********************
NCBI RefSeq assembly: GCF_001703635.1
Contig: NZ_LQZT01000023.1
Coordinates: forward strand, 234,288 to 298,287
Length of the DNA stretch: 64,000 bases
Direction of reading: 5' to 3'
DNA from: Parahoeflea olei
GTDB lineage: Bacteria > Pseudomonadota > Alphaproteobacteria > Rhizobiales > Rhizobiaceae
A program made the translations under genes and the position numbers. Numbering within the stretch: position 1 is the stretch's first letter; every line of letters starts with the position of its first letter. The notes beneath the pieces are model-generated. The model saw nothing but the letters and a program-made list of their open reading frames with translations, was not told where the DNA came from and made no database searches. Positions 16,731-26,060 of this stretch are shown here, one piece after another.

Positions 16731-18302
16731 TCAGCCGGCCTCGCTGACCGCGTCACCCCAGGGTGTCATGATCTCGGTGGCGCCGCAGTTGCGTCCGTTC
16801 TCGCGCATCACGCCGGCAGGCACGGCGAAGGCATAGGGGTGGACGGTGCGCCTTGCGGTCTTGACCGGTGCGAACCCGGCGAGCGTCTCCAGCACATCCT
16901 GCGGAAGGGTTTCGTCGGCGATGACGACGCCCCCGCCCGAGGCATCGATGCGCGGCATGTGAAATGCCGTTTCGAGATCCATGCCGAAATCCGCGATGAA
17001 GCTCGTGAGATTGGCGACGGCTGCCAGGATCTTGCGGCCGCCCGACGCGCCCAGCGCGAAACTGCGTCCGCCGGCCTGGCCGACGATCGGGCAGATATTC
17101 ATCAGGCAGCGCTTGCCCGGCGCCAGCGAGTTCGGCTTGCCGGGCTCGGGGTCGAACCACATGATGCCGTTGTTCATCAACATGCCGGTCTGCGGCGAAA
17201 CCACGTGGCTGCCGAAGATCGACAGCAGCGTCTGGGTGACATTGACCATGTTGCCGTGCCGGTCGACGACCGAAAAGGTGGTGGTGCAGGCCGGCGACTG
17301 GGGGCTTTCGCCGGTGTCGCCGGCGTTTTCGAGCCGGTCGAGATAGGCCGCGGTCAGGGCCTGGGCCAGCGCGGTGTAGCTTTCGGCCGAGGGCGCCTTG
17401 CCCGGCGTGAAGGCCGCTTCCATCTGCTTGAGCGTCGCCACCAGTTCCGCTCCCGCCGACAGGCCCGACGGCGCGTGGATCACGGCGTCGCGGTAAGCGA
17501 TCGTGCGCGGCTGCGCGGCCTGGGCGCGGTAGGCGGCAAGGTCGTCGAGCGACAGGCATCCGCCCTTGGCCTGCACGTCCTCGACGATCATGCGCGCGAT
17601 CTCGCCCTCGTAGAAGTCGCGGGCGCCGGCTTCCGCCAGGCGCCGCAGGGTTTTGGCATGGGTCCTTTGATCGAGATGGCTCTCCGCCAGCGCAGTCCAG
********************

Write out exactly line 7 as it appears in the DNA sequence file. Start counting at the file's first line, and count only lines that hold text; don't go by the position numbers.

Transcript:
GTDB lineage: Bacteria > Pseudomonadota > Alphaproteobacteria > Rhizobiales > Rhizobiaceae